Professor uses mobiles to ‘predict the future’

23 Aug 2005

A Sligo-based computing lecturer has devised a way of predicting where a person is going to be in the future based on the pattern of a person’s mobile phone use.

When tested against records on mobile users’ actual movements, Dr Paul Flynn’s model’s predictions were found to be accurate 93pc of the time.

As well as helping mobile networks pass on their customer’s messages, the model could also help shopkeepers predict when a person is likely to walk past their window – giving them enough time to put together an advertisement or display targeted at that person.

Flynn analysed some four million mobile call records to test the accuracy of his prediction model. They showed its predictions on the whereabouts of mobile users were 93pc accurate, a far higher accuracy level than many other models.

Flynn, who lectures in computing at Institute of Technology Sligo, was recently conferred with a PhD by the University of Ulster for his six-year research project.

At present, networks have to find out where a mobile phone user is in order to deliver a message. Current methods such as broadcasting the information through paging or using a location update signal from the mobile phone eats up too much bandwidth, power and data storage. Researchers are looking for ways to cut down on the amount of signalling traffic that’s needed.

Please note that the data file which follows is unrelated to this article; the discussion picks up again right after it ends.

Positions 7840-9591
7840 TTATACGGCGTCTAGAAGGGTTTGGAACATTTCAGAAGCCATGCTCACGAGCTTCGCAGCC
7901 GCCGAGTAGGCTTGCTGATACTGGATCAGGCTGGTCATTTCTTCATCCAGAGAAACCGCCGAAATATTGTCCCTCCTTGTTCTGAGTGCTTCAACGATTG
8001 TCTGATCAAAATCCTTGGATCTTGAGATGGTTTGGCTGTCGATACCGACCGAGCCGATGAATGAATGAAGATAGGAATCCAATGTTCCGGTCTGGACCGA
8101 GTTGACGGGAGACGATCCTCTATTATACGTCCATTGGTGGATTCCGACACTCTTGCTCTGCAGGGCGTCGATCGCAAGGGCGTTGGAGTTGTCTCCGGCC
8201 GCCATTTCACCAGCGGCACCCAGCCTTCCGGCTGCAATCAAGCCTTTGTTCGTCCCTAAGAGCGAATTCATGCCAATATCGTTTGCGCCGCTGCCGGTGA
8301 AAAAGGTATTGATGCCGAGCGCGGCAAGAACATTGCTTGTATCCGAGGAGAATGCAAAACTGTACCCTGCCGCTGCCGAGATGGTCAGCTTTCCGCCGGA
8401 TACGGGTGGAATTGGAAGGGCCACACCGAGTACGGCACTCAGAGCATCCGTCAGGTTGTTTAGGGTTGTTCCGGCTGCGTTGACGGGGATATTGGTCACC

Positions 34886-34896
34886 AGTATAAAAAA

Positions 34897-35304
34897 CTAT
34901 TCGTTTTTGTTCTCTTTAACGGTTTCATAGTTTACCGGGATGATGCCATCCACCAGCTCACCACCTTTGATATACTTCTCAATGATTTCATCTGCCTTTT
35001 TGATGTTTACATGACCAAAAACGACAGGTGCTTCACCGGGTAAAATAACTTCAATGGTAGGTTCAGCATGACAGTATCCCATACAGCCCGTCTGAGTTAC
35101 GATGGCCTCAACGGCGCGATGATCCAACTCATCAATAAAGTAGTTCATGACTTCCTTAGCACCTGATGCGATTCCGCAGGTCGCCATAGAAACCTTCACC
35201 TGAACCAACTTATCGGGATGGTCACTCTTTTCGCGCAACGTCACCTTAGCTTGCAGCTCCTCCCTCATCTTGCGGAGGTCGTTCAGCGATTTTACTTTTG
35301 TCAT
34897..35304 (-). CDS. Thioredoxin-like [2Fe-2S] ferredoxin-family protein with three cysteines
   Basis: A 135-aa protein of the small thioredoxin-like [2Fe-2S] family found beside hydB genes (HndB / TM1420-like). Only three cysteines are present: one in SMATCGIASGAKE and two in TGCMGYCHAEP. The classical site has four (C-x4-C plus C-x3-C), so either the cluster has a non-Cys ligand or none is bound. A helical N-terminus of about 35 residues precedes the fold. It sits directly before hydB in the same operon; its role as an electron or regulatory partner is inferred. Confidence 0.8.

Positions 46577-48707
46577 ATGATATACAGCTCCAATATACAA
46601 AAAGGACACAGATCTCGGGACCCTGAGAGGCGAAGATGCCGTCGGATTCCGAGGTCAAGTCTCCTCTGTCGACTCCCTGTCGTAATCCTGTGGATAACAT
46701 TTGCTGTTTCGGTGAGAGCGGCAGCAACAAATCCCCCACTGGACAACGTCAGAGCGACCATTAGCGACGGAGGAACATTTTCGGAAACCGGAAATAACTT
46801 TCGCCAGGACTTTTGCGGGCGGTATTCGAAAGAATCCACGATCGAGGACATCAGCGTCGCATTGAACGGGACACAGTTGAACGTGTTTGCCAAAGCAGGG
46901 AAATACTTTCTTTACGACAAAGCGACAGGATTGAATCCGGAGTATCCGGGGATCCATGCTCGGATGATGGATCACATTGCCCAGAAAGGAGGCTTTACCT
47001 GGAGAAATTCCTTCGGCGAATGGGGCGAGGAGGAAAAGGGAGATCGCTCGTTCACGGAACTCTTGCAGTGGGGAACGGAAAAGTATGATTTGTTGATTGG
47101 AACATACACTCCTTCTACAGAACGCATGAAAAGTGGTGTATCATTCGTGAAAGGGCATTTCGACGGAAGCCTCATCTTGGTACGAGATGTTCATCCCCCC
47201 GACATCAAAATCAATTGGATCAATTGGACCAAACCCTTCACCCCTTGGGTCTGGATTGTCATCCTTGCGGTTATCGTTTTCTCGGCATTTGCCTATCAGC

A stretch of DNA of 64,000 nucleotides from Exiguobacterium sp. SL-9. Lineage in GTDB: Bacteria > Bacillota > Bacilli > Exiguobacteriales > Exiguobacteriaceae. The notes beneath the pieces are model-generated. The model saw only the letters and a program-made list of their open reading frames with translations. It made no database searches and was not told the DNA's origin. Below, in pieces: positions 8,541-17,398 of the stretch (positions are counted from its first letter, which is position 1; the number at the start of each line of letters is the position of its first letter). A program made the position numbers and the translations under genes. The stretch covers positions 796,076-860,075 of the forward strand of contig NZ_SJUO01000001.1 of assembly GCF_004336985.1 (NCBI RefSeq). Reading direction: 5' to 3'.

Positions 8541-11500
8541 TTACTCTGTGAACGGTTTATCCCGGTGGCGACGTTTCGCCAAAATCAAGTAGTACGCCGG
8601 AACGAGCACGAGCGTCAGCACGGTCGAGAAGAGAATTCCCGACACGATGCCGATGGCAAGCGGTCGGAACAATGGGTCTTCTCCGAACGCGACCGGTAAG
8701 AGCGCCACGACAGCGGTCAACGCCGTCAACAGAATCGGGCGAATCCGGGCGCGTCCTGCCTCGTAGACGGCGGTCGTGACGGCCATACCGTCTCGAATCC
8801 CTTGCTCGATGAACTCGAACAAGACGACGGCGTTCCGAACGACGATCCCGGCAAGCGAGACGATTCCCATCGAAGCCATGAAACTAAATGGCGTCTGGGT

The next-generation mobile technology will have a single wireless handset that will provide several different services using high-speed wireless networks. There will be a convergence of fixed-line voice and data and mobile voice and data into one, handheld, wireless device.

The two most important issues for the new high-speed networks will be user management and location prediction. To predict a person’s location involves a number of strategies. One element of this is to use the mobile user’s pattern of past use and location to predict where they are likely to be at a given time. If this problem could be solved it would slash the amount of signalling traffic needed to pass on calls.

Flynn’s research involved the examination of all contributory factors that could be used to accurately predict a future location of a mobile wireless user in a future micro-mobile environment. He designed a multifaceted model that took all elements of mobile movement into consideration.

The Resource Allocation Mobility Location Prediction Model uses mathematical formulae to analyse past movement history and special artificial intelligent network software, as well as other prediction information, such as random user movements, channel allocation, traffic profiles and signal deployment, to make the most accurate prediction of a mobile user’s whereabouts.

Flynn hopes to continue research in this field, particularly on micro and pico-cellular mobile environments.

By John Kennedy